How Law Enforcement is Adapting to Enforcing the ELD Mandate

August 2, 2018 Published by

The FMCSA’s recent adoption of mandatory ELDs (electronic logging devices) in fleet vehicles has forced a shift in mindset not only within the transportation industry but also within the ranks of law enforcement officers charged with maintaining the new rules. And just as said transition has proven to be a slightly messy affair for the companies behind the wheel, the change hasn’t been an entirely smooth ride for law enforcement, either.

The Three Month ELD Mandate Grace Period Ended April 2018

The three-month grace period known as “soft enforcement” ended on April 1, which means that inspectors on the road are now required to crack down on trucks who have yet to comply with the new requirements. Before April 1, law enforcement primarily issued 395.22(a) violations, which did not impact CSA (Compliance, Safety, and Accountability) scores or otherwise pose any short or long-term inconveniences for companies.

Now that the reigns have tightened, the risks that violations pose have increased exponentially. Vehicles operating without a grandfathered AOBRD (automatic onboard recording device) installed before December 2017 or a registered ELD will be placed out of service, and drivers may be cited and given a violation ticket or civil penalty, which will count against the carrier’s Safety Measurement System score.

Gray Areas In the ELD Mandate Mean Inconsistent Enforcement of Violations

If the rollout of the FMCSA’s shiny new regulations had gone as smoothly as they had probably hoped, this hard enforcement might not still be posing such a problem. As it stands, it’s been a rocky start for truckers, and inspectors are also feeling the waves as a result. Companies are dealing not only with the costs (in both time and money) of outfitting their fleets in time from a market that’s replete with unreliable devices but also with unwarranted violations caused by malfunctioning technology and unavoidable scenarios on the road even after getting the proper installations.

Police units responsible for truck enforcement were showing worry before the mandate even went live at the end of 2017. During the first few transitional months that came after, much of the specifics of regulation remained unclear. Uniformed officers on the road were being asked by some in the FMCSA and other high-ups in the chain of command to show leniency to those in violation on a case-by-case basis and giving drivers the benefit of the doubt for at least the earliest days of the new year.

Of course, without any kind of consistent guidelines or specifics, leaving it up to the officers’ discretion meant that there was an extensive range of leniency or lack thereof. Highway patrols in some states like Kansas and Texas admitted to not issuing violations because they wanted to “err on the side of caution,” while others in Minnesota were blunt about keeping things strictly by-the-book. State by state, force by force, officer by officer, the gray areas in the new regulations are so open to interpretation there’s a lack of consistency in enforcing them just about everywhere.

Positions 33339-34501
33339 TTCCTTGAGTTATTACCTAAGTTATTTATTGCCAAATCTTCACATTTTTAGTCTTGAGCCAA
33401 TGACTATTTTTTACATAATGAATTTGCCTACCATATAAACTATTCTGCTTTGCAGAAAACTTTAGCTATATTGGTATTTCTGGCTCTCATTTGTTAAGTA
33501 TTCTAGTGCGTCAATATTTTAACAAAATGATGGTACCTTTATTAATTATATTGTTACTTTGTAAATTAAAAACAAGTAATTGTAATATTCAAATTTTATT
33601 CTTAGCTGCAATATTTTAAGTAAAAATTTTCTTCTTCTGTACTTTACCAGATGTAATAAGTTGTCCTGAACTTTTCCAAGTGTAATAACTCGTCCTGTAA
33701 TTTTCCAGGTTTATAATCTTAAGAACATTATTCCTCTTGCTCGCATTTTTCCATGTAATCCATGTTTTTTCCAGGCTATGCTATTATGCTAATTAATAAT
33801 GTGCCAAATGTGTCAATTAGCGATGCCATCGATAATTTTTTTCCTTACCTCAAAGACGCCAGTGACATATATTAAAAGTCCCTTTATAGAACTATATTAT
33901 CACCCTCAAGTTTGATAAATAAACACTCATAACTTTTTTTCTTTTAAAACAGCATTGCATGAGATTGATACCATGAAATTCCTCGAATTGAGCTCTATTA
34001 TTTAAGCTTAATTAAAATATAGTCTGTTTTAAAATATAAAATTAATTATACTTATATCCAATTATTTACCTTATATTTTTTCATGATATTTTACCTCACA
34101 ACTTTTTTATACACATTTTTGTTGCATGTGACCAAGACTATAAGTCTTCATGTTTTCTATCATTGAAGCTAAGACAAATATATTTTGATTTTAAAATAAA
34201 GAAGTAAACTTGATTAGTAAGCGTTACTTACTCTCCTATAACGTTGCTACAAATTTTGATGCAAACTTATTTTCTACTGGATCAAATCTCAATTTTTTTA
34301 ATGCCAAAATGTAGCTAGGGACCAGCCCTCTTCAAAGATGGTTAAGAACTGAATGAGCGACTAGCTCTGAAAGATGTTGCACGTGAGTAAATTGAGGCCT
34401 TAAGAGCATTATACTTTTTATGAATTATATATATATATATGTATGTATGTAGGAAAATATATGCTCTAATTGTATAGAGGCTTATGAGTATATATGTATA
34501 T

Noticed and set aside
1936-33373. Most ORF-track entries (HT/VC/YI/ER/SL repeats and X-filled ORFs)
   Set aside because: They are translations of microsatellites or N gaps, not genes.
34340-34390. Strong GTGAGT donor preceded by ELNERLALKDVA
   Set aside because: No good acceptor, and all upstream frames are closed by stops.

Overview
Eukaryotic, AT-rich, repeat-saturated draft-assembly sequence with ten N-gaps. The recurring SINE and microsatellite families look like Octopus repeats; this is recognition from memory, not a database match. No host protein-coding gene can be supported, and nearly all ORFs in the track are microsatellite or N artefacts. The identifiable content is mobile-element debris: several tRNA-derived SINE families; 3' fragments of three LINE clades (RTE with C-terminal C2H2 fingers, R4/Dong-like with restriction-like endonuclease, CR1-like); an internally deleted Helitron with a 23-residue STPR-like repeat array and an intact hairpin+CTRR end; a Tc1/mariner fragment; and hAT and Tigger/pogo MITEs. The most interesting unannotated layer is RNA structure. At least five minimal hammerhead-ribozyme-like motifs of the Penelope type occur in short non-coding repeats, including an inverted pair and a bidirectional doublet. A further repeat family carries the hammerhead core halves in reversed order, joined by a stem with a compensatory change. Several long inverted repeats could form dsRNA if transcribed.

Law Enforcement Still Isn’t Sure How to Enforce the ELD Mandate

Now April has come and gone, and law enforcement is still unsure of how to proceed, even in the face of the stricter demands of the FMCSA. Some believe that the “grace period” needs to be extended to give everyone more time to iron out the kinks, while others strictly oppose the idea and think it’s proceeding as well as could be expected.

Ultimately, the word of the day continues to be “reasonable.” Officers are attempting to prepare their fleets and inspectors for as many possibilities as they can, since there are still so many drivers who aren’t in sync with their new technology or running into bugs, and most hope that enforcers will keep that in mind.

While notable infractions like not having an ELD at all, or going far over your hours are no longer going to have any leeway, the plethora of little issues that run rampant through the system is still up in the air. Some won’t give an exception, and some are more concerned about the spirit of the law than the letter. But basing one’s decision to incriminate or not on apparent intent isn’t exactly a consistent or reliable method to what’s supposed to be a strict authority. That means weeding out those who are genuinely trying but having problems from those who are actively trying to cheat the system is something of a guessing game.

As with any significant change, the best solution for this messy situation may simply be time. How much everyone will need, of course, is another matter entirely.

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This post was written by Malcolm Rosenfeld

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